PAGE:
Grapple Series #4: Humanity. What Does it Mean to be Human?

June 22, 2020
By Christina Cantrill

By Beatrice Dias, Michelle King, and Laura Roop

When do we feel most human? Is it when we connect with each other and with nature? Is it when we create works of art, food or ideas? Is it when we move our bodies in response to our inner rhythm? Is it when we reflect and notice more about ourselves, our space and our context? Is it when we acknowledge our mortality and inherent vulnerability? These were some of the thoughts and questions that our group grappled with and shared about our collective experiences being human.

During this final session in our Grapple Series on AI and Humanity, we wrestled with the very essence of our humanity. When interrogating the origins of and motivations behind AI, we began to uncover how these technologies are largely designed to generate economic gains, and relegate ethical considerations to an afterthought (if at all). In these transactions, what do we give up and what do we lose of our privacy, our agency and our collective humanity? These grapplings led us to the essential question of: What does it mean to be human? This topic was particularly poignant in this moment when we find ourselves physically distanced and missing human touch that connects us. Many of us are currently even more reliant on technology to stay connected and be in community. We wonder about the role of surveillance capitalism in this space of intensified technology adoption. What are the ads that are popping up for you when you are online? Do you feel more targeted by marketing during your quarantined life on the Internet? How is this moment shaping for our students who are in virtual spaces of learning, and what type of Internet footprint is this pandemic creating for our children? These are some of the questions coming up for us right now.

Our readings for this session prompted conversations about: how much of the portrayal of humanity on the Internet is fake; how we would describe being human to Frankenstein at a dinner party; how fictional AI sentient beings in a dystopian future might teach us a lot about our own humanity; and how the current pandemic could be a portal to a new world we build together to save our collective humanity. These resources are rich and pave the way for us to dream about the future we want to build, honoring our collective wisdom and ways of knowing, while prioritizing human life and worth above all else.

As a final activity, we revisited the ‘Bot or Not’ game we played at our very first grapple session, but added some new features. For this adapted game, we presented a series of media – images of people, drawings, visual art and music – and asked the group to determine if the given piece was (or was created by) ‘Human’, ‘AI’, or ‘Both – AI & Human. As an added twist we also offered the response option ‘WTF’ for things people had no words to describe.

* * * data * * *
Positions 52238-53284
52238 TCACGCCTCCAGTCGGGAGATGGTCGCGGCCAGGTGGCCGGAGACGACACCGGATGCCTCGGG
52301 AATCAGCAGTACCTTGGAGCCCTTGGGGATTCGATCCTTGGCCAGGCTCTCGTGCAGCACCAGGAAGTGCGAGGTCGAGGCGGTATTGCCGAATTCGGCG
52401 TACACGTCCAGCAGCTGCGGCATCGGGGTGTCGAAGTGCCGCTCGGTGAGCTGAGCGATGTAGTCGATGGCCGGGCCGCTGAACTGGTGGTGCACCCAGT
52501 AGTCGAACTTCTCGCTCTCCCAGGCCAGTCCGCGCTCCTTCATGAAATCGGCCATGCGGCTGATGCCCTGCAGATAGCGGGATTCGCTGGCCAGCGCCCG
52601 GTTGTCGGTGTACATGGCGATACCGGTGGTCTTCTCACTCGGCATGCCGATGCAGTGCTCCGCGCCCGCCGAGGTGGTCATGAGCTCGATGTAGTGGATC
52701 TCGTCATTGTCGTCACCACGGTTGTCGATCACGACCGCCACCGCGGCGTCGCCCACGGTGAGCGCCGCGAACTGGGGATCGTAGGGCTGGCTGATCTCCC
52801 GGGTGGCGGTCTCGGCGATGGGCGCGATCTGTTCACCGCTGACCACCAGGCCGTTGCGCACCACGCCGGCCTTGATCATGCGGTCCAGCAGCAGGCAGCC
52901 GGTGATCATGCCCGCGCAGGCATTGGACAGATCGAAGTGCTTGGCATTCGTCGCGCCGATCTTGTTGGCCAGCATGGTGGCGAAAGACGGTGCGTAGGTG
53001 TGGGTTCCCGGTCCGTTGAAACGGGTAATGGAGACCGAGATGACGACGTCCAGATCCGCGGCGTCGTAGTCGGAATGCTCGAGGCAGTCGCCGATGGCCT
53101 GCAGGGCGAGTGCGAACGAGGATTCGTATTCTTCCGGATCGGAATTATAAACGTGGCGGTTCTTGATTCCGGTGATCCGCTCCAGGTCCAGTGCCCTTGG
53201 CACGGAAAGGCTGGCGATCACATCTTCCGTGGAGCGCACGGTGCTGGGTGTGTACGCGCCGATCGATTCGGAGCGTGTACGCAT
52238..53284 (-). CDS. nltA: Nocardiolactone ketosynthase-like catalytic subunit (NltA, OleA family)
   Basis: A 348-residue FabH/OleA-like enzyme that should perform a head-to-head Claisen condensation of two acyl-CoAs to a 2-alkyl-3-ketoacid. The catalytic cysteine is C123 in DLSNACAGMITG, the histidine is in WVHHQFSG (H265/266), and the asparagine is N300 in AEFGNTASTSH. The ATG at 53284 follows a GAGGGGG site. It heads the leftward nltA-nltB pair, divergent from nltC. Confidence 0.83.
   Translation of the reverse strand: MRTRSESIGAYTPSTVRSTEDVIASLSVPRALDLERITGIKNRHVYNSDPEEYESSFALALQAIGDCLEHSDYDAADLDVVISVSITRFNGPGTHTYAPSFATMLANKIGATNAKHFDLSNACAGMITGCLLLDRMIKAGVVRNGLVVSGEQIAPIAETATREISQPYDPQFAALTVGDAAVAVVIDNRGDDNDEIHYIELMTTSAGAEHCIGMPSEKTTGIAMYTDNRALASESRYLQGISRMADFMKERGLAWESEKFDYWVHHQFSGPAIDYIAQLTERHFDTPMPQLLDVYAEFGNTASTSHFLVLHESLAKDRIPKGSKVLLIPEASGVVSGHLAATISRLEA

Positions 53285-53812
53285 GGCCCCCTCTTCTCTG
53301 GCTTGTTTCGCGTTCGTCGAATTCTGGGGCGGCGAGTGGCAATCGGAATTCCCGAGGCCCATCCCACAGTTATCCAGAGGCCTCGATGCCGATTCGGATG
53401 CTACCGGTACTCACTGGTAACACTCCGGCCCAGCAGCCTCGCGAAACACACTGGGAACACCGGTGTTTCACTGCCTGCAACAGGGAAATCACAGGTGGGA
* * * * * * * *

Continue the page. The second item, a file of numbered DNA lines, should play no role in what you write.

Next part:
This “Portrait of Edmond Belamy” is the first painting created by artificial intelligence (Generative Adversarial Network) to be auctioned – it sold for $432,500. [Image © Obvious]

The game and follow-up discussion brought up questions about whether AI and computer generated art is also partially human. If creativity is part of our essence as humans, does the creation of AI also represent our humanity, or does it dehumanize us through the creation of artificial entities that perform human tasks? We also wrestled with motivations behind the development of these tools – specifically, sites that offer images of people that “aren’t real”. What do we give up when we spend our time and energy on building fake personas in virtual spaces? Perhaps, the price we pay is steeper than we can know right now…

In the weeks since our last session, our humanity has been challenged in new and old ways; our resilience, will and courage have been tested. Conversations about AI and technology might seem far removed from current events, but these tools are also artifacts of white supremacy and surveillance capitalism, which continue to dehumanize us. We must be critically conscious about and intentional in how we engage with and design technology, and pay close attention to the narratives about the promises of AI. Our future is not tied to technological advances – our future depends on us. Imani Perry asks: “How can we be fit for the freedom we want?”. bell hooks compels us to liberate our imagination to make space for authentic love, because “What we cannot imagine cannot come into being.” Brittney Cooper reminds us to hold on to joy, not in a way that relies on things happening or requires a performance of smiling, but in a deeper sense that connects with our purpose: “…we can’t let the messed-up state of the world steal our joy.” Our grappling will continue in the crawl spaces that Bob Moses describes, and at the intersections of collective-wisdom, future-building, freedom-dreaming, love-embracing and joy-giving…

Session 4: April 23, 2020 – Humanity


Additional Resources – too delicious to pass up: